What can be learned from the need for ORID Focused Conversations and for attention to the ladder of inference?

In Focused Conversations (Stanfield 1997, Nelson 2001) a group, which could be a class, a grass roots activist organization, or a business, addresses some challenging or difficult situation by proceeding through four stages:

  • 1. Objective (getting the concrete facts, things observable by all)
  • 2. Reflective (eliciting feelings and associations)
  • 3. Interpretive (considering the meaning and significance)
  • 4. Decisional (formulating a decision or an action)

Participants who jump quickly to a decision or interpretation are encouraged to spend more time on the earlier stages, to be careful to separate facts from feelings, and to recognize at each step the different assessments of other participants.  In short, ORID takes a group up the “ladder of inference” not only systematically but also in one direction, that is, not selecting or emphasizing the facts and feelings that support the interpretation or decision you had already made.

The need for the Focused Conversation process opens up some challenging questions.  (Readers of this post are welcome to point to answers they have found to any of the questions, or to relevant experiences.)

  • A. Why is there a pervasive tendency to move quickly up the ladder of inference and then select/emphasize facts/feelings that fit your interpretations or decisions?  Answering this question makes it possible to address:
  • B. What tactics can one expect people to use to thwart the ORID process and protect their quick move up the ladder and selection/emphasis of facts/feelings?
  • C. What forms of teaching can best counter the tendency (A) and the thwarting (B)?  (Experiencing ORID in practice might help, but this cannot be a sufficient answer given it assumes that the person or group is prepared to fully engage in an ORID.)
  • D. What structures (norms, rules, procedures, group routines, etc.) should be established to support ORIDing and to reduce the tendency (A) and the thwarting (B)?

It seems possible that investigation of A might lead to considering discussions of personality types (e.g, Grid-Group).  Looking at how our institutions bolster inflexibility in these personalities might provide insight about D.


Nelson, J. (2001). The Art of Focused Conversation for Schools. Toronto, Canadian Institute of Cultural Affairs.

Stanfield, B. (Ed.) (1997). The Art of Focused Conversation. Toronto: Canadian Institute of Cultural Affairs.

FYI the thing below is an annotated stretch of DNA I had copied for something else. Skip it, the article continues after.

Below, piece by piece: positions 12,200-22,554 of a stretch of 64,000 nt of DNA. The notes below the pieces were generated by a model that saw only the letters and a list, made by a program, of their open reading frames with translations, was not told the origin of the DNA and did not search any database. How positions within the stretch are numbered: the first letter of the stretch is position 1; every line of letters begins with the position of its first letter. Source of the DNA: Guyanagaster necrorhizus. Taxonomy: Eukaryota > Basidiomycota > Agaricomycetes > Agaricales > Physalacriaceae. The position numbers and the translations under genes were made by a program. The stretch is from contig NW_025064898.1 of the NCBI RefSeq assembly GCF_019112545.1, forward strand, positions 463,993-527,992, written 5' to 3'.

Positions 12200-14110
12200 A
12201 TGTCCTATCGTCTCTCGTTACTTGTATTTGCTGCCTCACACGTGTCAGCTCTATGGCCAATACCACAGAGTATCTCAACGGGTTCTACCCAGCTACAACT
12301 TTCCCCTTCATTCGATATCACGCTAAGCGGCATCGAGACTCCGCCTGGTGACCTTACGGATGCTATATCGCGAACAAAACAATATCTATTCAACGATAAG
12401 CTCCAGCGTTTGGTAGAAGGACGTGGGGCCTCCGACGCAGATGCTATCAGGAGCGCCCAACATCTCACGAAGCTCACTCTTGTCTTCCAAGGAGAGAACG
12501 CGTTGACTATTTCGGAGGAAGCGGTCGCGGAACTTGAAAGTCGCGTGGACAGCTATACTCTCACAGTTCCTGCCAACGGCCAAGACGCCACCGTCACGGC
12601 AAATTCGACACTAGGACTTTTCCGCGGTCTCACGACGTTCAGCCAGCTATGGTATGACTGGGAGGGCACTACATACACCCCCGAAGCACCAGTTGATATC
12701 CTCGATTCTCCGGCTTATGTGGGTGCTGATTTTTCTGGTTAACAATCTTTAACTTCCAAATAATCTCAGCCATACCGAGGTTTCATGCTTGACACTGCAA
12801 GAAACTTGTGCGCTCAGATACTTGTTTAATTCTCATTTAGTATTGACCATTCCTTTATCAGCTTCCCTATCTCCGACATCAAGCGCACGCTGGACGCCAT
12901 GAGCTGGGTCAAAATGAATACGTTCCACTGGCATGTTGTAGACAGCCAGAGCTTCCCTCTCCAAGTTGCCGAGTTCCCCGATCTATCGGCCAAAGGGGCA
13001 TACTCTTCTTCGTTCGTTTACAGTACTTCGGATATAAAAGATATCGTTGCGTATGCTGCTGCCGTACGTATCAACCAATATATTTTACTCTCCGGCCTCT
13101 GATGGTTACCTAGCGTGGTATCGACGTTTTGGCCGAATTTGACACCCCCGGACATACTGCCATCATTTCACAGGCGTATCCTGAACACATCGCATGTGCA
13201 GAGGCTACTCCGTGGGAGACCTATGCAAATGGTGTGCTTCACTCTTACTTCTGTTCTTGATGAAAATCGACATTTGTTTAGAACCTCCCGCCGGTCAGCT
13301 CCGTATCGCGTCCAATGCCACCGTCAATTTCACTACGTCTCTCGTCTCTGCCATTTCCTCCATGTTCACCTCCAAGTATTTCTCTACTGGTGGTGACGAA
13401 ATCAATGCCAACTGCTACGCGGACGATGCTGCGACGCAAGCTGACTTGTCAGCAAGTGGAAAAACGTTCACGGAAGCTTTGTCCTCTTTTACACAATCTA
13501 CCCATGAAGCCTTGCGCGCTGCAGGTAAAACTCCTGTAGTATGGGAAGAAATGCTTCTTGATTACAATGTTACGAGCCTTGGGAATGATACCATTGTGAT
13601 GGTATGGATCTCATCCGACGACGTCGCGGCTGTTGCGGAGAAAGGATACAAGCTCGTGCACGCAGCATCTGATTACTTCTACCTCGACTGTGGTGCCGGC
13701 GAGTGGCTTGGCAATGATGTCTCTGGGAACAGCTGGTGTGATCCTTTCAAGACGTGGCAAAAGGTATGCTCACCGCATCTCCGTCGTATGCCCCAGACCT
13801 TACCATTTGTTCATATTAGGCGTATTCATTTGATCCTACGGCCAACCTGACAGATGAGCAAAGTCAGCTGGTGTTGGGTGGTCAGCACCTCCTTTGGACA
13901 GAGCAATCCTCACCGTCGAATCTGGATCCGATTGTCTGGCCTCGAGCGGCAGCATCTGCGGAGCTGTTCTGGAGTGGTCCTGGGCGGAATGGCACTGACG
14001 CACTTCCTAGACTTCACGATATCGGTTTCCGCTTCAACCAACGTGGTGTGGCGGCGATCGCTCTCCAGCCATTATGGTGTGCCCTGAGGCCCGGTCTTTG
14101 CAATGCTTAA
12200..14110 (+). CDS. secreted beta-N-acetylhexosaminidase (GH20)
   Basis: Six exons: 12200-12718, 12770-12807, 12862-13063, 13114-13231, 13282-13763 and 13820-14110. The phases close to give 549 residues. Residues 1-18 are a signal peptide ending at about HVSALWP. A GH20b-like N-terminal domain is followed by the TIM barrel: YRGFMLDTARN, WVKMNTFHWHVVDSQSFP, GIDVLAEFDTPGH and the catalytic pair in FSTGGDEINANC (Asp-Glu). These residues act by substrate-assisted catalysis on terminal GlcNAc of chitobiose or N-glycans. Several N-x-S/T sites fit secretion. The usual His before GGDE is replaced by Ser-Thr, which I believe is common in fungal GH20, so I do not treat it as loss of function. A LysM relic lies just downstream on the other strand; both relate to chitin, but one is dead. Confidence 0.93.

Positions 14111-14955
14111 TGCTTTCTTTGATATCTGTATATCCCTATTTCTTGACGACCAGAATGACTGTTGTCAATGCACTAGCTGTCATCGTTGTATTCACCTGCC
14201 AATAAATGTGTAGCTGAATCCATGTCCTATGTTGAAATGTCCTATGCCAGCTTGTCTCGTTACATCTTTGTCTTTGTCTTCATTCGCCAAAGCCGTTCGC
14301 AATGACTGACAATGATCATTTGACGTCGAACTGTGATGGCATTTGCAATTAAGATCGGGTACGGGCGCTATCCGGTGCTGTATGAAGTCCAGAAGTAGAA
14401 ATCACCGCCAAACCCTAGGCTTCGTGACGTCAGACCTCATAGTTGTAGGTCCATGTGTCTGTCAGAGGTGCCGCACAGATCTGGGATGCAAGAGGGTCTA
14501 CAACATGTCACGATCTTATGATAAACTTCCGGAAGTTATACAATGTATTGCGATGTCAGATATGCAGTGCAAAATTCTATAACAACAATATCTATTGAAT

About Peter J. Taylor
Peter Taylor is a Professor at the University of Massachusetts Boston where he teaches and directs undergraduate and graduate programs on critical thinking, reflective practice, and science-in-society. His research and writing focuses on the complexity of environmental and health sciences in their social context, incl. Unruly Complexity: Ecology, Interpretation, Engagement (U. Chicago Press, 2005) and Nature-nurture? No (2014, http://bit.ly/NNN2014). On reflective practice, see Taking Yourself Seriously: Processes of Research & Engagement (with J. Szteiter, 2012, http://bit.ly/TYS2012).

3 Responses to What can be learned from the need for ORID Focused Conversations and for attention to the ladder of inference?

  1. John Miller says:

    cool. thanks for posting it. where do you want to explore these rather large questions? consider here? http://www.facebook.com/pages/ICA-Associates-Inc/172402089443721

  2. I’m hoping that people will respond to the questions as comments to this blog post. (Eventually we can collate comments and post a link to the ICA associates page [once someone shows me how to do that]). Thanks,

  3. David Weinberger in his 2002 book on the internet, “Small Pieces Loosely Joined” claims that “When we make a tough decision, often it’s tough because we have too much information and it isn’t all consistent… Making a decision means deciding which of these “inputs” to value and how to fit them together to make a coherent story. In fact, the story helps determine which of the inputs to trust by providing a context in which the inputs make sense. That means the causality runs backwards: the inputs don’t determine the decision; the decision determines which of the inputs will count as influences.” ORID, then, tries to run against the fact that, faced with inconsistency, humans are story tellers. Question: Could story-telling be based on ORID?

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